Ringing In My Head: It's time we took tinnitus seriously

If like me you spend much of your time talking and hanging out with musicians, then the topic of tinnitus is usually on the mind of someone you know. Tinnitus is a condition where the sufferer hears a persistent ringing in their ear, and is usually caused by overexposure to loud noises. So those that work mainly in live music and nightclubs are far more at risk than anyone else. Yet despite the awareness we already have when it comes to protecting your hearing, especially in nightlife circumstances, tinnitus has never really been seen as a major threat to a person's well-being. This is mainly because other conditions like deafness are usually seen as the far more serious outcome for those working in the music industry. Which is itself, most of the problem.

In most cases of deafening, the symptoms build up over a number of years. Victims can usually start to notice things like becoming hard of hearing early on in its development, which usually leads them to make better life choices to prevent the situation getting any worse. But tinnitus doesn't start off slow and build up into a full-blown attack. It is sudden and most sufferers will say that it just arrived one day and won't go away. Which is also another part of the problem. Unlike deafness where hearing aids are considered progress to a cure, there is no cure for tinnitus. And for some, the effects can be life-altering.

In November 2016, the news reported the very sudden death of Inspiral Carpets drummer Craig Gill, aged 44. At the time, it appeared to be suicide but without any apparent physical issues towards his health or personal situation, the coroner couldn't confirm whether or not Gill had taken his own life. It wasn't until his wife gave an extensive statement after a recent inquest that she came to the conclusion that his tinnitus was responsible.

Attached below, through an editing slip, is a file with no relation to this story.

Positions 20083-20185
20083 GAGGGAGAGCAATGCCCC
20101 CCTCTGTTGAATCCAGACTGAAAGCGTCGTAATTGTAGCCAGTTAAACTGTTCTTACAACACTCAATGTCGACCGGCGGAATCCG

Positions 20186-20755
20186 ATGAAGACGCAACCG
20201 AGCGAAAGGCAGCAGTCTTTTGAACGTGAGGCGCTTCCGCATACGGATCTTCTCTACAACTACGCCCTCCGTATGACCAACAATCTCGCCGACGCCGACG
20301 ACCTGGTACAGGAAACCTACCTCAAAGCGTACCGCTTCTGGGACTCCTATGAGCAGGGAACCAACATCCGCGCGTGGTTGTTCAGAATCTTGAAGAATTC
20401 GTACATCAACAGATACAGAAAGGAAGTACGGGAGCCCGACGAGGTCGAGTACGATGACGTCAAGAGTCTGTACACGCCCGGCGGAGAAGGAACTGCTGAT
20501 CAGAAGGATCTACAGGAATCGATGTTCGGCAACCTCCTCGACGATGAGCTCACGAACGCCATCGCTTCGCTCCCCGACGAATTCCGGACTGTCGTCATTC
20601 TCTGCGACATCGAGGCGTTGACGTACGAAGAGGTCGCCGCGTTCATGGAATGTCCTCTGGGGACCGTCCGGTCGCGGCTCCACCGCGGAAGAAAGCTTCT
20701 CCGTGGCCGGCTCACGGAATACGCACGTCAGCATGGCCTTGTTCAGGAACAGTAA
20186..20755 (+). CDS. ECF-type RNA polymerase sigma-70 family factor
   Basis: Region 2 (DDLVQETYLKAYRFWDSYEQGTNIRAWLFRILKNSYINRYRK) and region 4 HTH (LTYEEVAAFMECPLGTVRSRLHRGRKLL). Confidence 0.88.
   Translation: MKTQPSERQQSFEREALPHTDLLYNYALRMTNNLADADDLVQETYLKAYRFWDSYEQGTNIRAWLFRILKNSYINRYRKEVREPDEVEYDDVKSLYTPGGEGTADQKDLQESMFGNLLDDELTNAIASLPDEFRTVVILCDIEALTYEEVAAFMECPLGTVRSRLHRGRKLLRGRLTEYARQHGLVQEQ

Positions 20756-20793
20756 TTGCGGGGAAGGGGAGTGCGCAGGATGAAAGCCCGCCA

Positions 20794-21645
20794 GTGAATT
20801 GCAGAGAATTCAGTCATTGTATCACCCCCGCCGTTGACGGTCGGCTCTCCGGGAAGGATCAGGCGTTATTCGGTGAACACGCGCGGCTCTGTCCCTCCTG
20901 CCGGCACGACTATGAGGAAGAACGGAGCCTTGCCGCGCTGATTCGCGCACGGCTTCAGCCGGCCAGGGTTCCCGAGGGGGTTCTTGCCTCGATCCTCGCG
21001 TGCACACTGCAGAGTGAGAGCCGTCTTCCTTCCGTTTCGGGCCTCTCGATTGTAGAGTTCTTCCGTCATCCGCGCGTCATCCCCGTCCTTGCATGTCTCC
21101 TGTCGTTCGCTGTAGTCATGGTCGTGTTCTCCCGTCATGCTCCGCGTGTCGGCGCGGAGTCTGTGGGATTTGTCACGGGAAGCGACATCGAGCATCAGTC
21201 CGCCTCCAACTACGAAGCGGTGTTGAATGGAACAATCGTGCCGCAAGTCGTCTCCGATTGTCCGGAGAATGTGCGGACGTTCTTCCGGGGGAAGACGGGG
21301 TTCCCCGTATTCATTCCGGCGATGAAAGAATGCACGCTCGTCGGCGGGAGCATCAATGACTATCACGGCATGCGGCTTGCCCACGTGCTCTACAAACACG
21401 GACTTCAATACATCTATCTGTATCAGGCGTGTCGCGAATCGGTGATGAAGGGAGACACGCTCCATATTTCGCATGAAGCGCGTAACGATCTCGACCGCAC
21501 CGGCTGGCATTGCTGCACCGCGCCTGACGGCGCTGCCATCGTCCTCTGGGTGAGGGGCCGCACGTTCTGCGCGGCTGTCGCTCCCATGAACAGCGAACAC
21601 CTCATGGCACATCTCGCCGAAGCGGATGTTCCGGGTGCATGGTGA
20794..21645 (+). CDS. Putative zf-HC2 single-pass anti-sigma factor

After defining his 20-year tinnitus as "debilitating", she went on to explain that "his condition affected his day-to-day wellbeing and he suffered in silence with both sleep deprivation and anxiety".

Yet even after her statement was released, the coroner was still not satisfied that suicide was the reason for Craig Gill's death, as his condition hasn't official been recognised as a cause of self-harm. And it is this point that persuaded me to write this article.

While tinnitus may not be in itself a lethal condition, it is most certainly an nauseating one. Many of my friends who have it and told me stories which revolve around an inability to sleep because of the constant noise in their heads, it can trigger headaches or migraines, and even cause the sufferer to lose balance or feel dizzy when trying to walk. It can even amplify depression for those that already have it. Yet despite all this evidence to suggest that tinnitus is more than just a ringing sound in someone's head, as it stands, this is still how society sees it.

The wife of Craig Gill ended her statement with a call to those also suffering to not do in silence, and that is how I would like to end this article. There are dozens of charities out there who provide help and support for those suffering with tinnitus. The BTA (British Tinnitus Association) help sufferers in many ways, from managing their condition to cognitive therapy to helps the individual drown out the sound by redirecting their focus. While there isn't an out-and-out cure, there are ways that can help those in need to cope. So if you are one of those who suffer or think you might suffer, please speak to your doctor about ways that you can help manage your situation. And if you aren't suffering yet, invest in some earplugs and keep your hearing safe when heading out.